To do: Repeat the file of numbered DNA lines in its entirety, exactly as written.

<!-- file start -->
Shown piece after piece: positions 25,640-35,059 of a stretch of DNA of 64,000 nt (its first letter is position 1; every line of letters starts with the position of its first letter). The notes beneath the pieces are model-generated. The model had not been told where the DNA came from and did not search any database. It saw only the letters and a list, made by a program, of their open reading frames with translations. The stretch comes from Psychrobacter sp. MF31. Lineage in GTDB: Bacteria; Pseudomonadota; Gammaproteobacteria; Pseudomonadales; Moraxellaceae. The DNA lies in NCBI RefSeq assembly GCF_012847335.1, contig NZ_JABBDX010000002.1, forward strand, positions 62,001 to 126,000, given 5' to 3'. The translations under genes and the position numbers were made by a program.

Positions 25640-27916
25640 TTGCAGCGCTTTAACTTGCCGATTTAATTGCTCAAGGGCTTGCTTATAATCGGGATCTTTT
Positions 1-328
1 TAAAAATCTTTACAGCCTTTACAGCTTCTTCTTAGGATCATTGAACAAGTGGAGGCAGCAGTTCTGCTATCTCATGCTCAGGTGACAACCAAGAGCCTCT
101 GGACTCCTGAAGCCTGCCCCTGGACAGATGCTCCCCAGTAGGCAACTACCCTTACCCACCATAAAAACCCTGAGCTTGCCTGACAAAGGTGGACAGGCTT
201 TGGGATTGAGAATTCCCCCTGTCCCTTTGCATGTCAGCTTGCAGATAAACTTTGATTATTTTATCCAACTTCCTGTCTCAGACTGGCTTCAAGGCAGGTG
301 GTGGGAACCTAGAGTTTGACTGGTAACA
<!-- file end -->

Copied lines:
Shown piece after piece: positions 25,640-35,059 of a stretch of DNA of 64,000 nt (its first letter is position 1; every line of letters starts with the position of its first letter). The notes beneath the pieces are model-generated. The model had not been told where the DNA came from and did not search any database. It saw only the letters and a list, made by a program, of their open reading frames with translations. The stretch comes from Psychrobacter sp. MF31. Lineage in GTDB: Bacteria; Pseudomonadota; Gammaproteobacteria; Pseudomonadales; Moraxellaceae. The DNA lies in NCBI RefSeq assembly GCF_012847335.1, contig NZ_JABBDX010000002.1, forward strand, positions 62,001 to 126,000, given 5' to 3'. The translations under genes and the position numbers were made by a program.

Positions 25640-27916
25640 TTGCAGCGCTTTAACTTGCCGATTTAATTGCTCAAGGGCTTGCTTATAATCGGGATCTTTT
Positions 1-328
1 TAAAAATCTTTACAGCCTTTACAGCTTCTTCTTAGGATCATTGAACAAGTGGAGGCAGCAGTTCTGCTATCTCATGCTCAGGTGACAACCAAGAGCCTCT
101 GGACTCCTGAAGCCTGCCCCTGGACAGATGCTCCCCAGTAGGCAACTACCCTTACCCACCATAAAAACCCTGAGCTTGCCTGACAAAGGTGGACAGGCTT
201 TGGGATTGAGAATTCCCCCTGTCCCTTTGCATGTCAGCTTGCAGATAAACTTTGATTATTTTATCCAACTTCCTGTCTCAGACTGGCTTCAAGGCAGGTG
301 GTGGGAACCTAGAGTTTGACTGGTAACA